Following the birth of their daughter, Colin Goh and Woo Yen Yen created Dim Sum Warriors as a playful and entertaining way to learn languages through comics. The Singaporean couple discuss raising their child in New York and Taipei, all the while helping her stay rooted in her cultural identity and develop a fearless curiosity towards other cultures.
19 Nov 2021 / By SGN
He’s a humorist, cartoonist, and qualified lawyer in three jurisdictions. She’s a professor of education with a doctorate from Columbia University.
But by their powers combined, Colin and Yen Yen are the creative couple behind the ingenious Coxford Singlish Dictionary, the award-winning film Singapore Dreaming, and Dim Sum Warriors – a kung fu fantasy universe that has spawned graphic novels, a bilingual edutainment app, and a massive musical that toured 25 cities in China.
Their most epic, daring, world-shaking creation of all? That would have to be Yakuza Baby.
Enter the Baby
No, Yakuza Baby isn’t an action film with knife fights, police chases and sliced off pinkies. It’s the nickname Colin and Yen Yen’s 12-year-old earned because she made her grand entrance into the world while her parents were watching the Japanese gangster flick Crows Zero.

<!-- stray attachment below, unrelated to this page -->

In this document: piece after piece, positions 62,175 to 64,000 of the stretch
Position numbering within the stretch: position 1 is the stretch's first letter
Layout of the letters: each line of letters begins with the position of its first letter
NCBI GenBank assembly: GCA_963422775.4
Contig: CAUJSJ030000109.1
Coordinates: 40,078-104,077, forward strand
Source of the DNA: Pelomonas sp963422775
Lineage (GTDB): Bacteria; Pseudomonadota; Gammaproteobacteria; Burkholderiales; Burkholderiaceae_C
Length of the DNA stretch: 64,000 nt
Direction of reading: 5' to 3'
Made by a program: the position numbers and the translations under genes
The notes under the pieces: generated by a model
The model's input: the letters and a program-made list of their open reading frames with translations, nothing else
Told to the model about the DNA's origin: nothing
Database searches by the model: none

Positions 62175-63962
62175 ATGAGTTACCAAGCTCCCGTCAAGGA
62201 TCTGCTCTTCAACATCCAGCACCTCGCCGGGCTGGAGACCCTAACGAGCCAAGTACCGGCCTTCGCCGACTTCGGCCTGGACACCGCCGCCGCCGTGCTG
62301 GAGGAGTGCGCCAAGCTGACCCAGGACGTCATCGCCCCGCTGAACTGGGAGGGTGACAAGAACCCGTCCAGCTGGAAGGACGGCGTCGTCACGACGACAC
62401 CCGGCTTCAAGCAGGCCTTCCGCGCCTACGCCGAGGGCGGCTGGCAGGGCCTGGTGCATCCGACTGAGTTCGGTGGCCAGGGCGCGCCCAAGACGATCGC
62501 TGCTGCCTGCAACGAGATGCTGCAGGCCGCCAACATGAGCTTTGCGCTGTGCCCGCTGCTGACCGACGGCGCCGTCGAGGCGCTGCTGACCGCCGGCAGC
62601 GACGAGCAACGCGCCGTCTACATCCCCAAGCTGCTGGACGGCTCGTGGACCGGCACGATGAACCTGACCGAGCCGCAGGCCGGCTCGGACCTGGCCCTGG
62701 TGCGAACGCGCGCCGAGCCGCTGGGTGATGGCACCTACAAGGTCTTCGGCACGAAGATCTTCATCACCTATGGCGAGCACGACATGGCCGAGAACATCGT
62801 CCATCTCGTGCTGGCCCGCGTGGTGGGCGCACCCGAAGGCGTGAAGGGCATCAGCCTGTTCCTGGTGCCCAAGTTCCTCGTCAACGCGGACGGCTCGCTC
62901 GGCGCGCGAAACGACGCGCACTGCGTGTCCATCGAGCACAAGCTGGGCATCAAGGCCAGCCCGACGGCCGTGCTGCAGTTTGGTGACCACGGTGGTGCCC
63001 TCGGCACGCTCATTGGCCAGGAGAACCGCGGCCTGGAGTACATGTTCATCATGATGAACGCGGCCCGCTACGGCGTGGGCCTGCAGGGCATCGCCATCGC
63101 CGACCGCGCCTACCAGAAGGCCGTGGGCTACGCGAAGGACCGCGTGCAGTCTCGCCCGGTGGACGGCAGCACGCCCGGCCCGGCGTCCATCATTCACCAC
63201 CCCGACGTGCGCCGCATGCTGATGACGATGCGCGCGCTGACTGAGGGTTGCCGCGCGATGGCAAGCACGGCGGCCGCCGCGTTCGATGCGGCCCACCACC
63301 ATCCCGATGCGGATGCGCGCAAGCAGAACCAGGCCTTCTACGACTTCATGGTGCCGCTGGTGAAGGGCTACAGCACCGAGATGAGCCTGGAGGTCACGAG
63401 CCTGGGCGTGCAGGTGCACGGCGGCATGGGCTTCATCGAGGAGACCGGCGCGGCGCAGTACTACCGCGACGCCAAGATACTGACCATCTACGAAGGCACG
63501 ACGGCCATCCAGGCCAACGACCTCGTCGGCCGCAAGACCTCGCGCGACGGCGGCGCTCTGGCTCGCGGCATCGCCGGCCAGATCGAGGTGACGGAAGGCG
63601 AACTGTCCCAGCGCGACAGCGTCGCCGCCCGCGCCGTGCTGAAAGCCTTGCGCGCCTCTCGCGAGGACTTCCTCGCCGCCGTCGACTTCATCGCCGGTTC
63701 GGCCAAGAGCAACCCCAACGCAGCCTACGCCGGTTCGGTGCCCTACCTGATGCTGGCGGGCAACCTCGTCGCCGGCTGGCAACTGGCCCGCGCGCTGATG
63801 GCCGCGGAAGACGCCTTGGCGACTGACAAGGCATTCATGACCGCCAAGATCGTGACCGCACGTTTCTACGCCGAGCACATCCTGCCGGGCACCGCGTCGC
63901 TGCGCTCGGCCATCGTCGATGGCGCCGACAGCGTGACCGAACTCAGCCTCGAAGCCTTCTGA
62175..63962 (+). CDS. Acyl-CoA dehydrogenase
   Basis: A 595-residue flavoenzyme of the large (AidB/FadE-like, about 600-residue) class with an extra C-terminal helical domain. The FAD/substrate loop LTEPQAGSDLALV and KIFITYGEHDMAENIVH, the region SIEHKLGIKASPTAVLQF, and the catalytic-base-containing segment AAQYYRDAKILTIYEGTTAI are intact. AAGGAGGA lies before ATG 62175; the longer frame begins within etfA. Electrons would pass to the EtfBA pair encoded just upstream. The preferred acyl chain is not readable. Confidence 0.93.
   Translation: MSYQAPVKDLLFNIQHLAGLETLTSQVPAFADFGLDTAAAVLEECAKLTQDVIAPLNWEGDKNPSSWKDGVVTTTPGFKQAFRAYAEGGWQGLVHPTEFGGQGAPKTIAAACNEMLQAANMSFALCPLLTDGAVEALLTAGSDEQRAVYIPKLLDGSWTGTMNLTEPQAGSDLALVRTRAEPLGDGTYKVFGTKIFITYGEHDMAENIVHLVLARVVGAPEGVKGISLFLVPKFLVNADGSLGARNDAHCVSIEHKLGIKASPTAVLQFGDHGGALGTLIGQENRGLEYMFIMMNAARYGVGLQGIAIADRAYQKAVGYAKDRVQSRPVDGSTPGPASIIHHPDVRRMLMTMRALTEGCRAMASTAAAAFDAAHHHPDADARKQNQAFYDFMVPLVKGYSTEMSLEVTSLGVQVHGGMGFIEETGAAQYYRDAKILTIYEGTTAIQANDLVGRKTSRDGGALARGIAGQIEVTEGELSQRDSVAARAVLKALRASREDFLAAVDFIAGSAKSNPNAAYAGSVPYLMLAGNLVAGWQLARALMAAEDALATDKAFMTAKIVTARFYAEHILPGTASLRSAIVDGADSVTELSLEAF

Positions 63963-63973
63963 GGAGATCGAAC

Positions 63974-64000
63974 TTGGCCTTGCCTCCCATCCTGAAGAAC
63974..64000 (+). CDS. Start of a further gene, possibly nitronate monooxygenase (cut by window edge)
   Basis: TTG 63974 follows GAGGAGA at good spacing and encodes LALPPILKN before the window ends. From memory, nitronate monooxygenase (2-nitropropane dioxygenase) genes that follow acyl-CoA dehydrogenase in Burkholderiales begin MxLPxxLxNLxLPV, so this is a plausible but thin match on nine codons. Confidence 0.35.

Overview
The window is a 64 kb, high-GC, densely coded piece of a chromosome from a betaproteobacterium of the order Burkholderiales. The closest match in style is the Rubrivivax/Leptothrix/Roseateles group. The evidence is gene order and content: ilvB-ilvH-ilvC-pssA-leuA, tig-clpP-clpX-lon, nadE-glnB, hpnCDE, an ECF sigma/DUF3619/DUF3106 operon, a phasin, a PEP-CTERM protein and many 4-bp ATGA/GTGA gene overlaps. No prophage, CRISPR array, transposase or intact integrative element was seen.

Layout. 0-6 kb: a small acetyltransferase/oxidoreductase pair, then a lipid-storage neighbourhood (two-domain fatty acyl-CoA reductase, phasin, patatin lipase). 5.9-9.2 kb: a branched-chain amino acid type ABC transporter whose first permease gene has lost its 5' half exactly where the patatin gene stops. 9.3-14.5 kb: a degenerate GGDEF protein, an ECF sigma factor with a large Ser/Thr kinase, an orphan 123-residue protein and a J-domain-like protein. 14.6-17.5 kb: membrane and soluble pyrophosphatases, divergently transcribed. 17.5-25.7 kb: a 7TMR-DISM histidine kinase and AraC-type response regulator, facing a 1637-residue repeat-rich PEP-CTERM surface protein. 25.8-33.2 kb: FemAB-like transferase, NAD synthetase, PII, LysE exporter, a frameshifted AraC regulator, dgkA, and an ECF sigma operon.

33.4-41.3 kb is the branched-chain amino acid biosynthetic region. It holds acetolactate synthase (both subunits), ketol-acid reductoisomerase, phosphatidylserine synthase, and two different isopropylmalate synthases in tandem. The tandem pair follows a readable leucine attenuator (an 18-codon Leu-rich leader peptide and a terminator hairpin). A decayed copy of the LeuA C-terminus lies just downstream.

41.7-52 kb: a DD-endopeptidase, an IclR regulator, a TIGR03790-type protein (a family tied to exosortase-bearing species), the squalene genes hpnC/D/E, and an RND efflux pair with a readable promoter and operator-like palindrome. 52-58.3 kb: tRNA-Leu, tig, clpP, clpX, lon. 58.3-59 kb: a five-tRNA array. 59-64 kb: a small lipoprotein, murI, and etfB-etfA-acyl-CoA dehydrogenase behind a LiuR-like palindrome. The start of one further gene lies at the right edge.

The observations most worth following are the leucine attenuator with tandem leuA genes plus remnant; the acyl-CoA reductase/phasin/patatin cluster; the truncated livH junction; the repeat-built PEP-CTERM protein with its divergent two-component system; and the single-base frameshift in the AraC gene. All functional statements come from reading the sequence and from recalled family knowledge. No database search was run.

(Now that Yakuza Baby has grown older and wiser, she continues “to protect her real name and identity as she says it’s very dangerous out there”, her mother shares.)
Born and raised in New York City, Yakuza Baby trundled into Colin and Yen Yen’s lives like a bowling ball, knocking over their carefully arranged plans in a perfect strike. As film projects went from planned to canned, the couple was forced to channel their creative energies into a new endeavour.
Every Dumpling Was Kung Fu Fighting
Their new project was Dim Sum Warriors, a zany illustrated world that mashes up kung fu, sci-fi and scrumptious Chinese delicacies. At the centre of it all is protagonist Chashao Bao, a young roast pork bun prince who escapes the palace, only to find himself caught up in thrilling intergalactic adventures.
With Yakuza Baby in mind, Colin and Yen Yen wanted to create a non-stereotypical representation of Asian culture that had a sense of fun and humour. Eventually, what was initially a series of comics evolved into educational materials that promote the learning of English and Chinese.